ALL THOSE PINBALL MACHINES by Russ Jensen
Pinball players today have what seems to be a big choice among machines produced by the "Big Four" --Bally, Gottlieb, Stern, Williams-and flippers from Atari, Allied Leisure, and a handful of domestic and foreign manufacturers.
Today's choice, however, pales in comparison to the variety of enticement offered players 50 years ago. In 1935, for instance, there were close to 200 different models produced by some 30 different manufacturers!
(Note: the figures given in this article refer to the number of different models produced, not the production run of each game.)
Since the beginning of pinball in about 1932, some 200 or so companies have made some sort of pinball game. A majority of these outfits (160 or so) made less than five different models and about 120 machines companies made only one game. Another 20 companies made less than 20 different machines. The remaining 13 companies made 20 or more different models. In addition to the "Big Four," the only other companies to make over 100 models of pinball machines were Exhibit Supply and Genco Manufacturing.
Gottlieb tops the list for the most models produced with over 450. Bally is second with over 375; then Williams with somewhere over 300. (It is interesting to note that even though Williams started up in 1944, they came a close second to Bally which was founded way back in 1932.) In fourth place is Chicago Coin/Stern with about 150 models. In fifth and sixth places respectively are Genco (with approximately 125) and Exhibit (with over 100).
The approximate number of pinball models produced by other manufacturers who made more than 20 models each (and the years during which each was producing pins) include: United (1~42-1957) 80; Keeney (1332-1964) 60; Stoner (1933-1941) 50; Rockola (1932-1938) 40; Daval (1934-1939) 35, Mills (1932-1942) 30, and Jennings (1932-1938) 20. With the exception of United and Keeney, none of these manufacturers made any pinball after World War II.
The number of different pinball models which have been produced since 1931 will be surprising to many people. A soon-to-be published list notes somewhere in the neighborhood of 2,400 different models! Again, the greatest year for different pins was 1935 when some 30 manufacturers made close to 200 models. The first year of significant pinball production was 1932 when everybody and his brother were making the incredible new game--about 180 models were introduced by about 60 different companies. In 1936 some 30 companies produced about 150 different models.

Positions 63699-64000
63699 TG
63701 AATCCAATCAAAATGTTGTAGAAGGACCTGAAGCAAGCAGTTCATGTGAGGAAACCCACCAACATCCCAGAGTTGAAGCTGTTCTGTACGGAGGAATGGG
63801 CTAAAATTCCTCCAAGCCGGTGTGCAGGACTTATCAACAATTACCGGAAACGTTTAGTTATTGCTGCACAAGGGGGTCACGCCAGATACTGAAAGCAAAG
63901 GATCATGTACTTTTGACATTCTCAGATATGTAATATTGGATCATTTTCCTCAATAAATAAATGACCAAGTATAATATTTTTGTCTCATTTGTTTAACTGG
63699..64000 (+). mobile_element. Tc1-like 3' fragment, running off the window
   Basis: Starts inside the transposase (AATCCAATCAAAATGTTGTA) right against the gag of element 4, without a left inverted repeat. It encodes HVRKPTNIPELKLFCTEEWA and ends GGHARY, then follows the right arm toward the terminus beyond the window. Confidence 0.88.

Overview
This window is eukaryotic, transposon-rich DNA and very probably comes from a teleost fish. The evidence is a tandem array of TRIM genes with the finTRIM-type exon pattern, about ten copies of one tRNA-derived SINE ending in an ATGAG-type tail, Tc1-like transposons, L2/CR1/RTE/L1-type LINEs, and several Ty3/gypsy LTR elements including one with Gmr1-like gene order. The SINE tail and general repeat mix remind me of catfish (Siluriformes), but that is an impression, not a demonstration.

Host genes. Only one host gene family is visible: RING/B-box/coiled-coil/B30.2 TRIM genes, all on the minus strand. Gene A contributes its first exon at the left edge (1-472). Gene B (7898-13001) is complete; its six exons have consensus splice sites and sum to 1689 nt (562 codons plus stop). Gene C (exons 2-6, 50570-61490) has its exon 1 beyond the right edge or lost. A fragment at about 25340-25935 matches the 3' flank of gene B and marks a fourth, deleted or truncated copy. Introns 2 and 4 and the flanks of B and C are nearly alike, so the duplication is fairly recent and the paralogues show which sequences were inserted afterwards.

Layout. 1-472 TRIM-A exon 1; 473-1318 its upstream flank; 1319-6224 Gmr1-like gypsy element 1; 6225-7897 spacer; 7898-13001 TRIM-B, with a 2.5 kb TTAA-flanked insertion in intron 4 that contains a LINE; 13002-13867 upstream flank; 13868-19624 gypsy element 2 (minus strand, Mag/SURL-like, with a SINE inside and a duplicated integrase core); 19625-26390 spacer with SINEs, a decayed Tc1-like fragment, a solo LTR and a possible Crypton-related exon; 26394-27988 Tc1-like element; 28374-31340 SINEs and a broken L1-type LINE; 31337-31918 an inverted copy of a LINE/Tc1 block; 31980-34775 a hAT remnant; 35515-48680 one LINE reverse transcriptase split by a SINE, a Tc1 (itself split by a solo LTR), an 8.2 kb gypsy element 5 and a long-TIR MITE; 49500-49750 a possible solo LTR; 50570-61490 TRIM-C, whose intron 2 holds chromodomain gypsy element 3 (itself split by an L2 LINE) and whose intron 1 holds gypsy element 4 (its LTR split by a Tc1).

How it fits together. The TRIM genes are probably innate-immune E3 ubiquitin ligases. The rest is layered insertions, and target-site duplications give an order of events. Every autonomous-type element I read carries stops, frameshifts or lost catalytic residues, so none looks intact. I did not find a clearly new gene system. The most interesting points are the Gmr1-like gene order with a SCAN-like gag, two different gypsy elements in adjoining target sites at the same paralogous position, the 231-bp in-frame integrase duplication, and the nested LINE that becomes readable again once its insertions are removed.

Just prior to the start of World War II there were seven major manufacturers of pinballs. Shortly after the war started the government decreed that no more materials or parts could be used in the manufacture of non-essential items such as pinball games. At that time all of these companies ceased pinball production and turned to "war work." Of the seven companies, all but one, Stoner, eventually returned to making games after the war.
During the war no completely new games were produced but the demand was at least partially satisfied by a few companies' "wartime conversions. Shortly after the start of the war, pinball pioneer Harry Williams and ace circuit designer Lyn Durant formed United Manufacturing and soon began converting old pinballs. They utilized the electrical parts and cabinets from used games, supplying new playfields, backglass artwork, and names.
United produced 13 different conversions during the war. By 1344 Harry had left United and formed his own Williams Manufacturing Company (forerunner of the present Williams Electronics). The Williams company produced two pinball conversion models and several other types of amusement machines. After the war Williams began producing new pinball machines as did the prewar pinball manufacturers.
Post-war production then began in earnest. The major companies producing pinballs just after the end of the war were Bally, Chicago Coin, Exhibit, Genco, Gottlieb, United and Williams. Another company, Marvel, which made some conversions during the war, also produced a few new machines through 1948.
During the 1950s the number of new models produced declined each year~ and reached an all-time low in 1959 with only about 25 different models being produced that year. One of the reasons for this decline was the switch by several of the major manufacturers to other types of amusement machines. Chicago Coin and J.H. Keeney Co. (which had resumed pinball production in 1947) primarily produced bowling machines in the fifties. Genco and Exhibit switched to gun games and other arcade pieces. During this period both Bally and United made bowling machines and multiple coin "bingo" pinballs (which will discussed in a future column) almost exclusively. This left production of flipper pinballs during the fifties almost exclusively to Gottlieb and Williams, each producing from nine to 16 new models each year.
In 1963 Bally started concentrating more on flipper pinballs. Chicago Coin put out two to four models each year during the rest of the sixties. So during the sixties, and the seventies for that matter, the "big four" were the only significant U.S. producers of pinball machines in great contrast to earlier periods.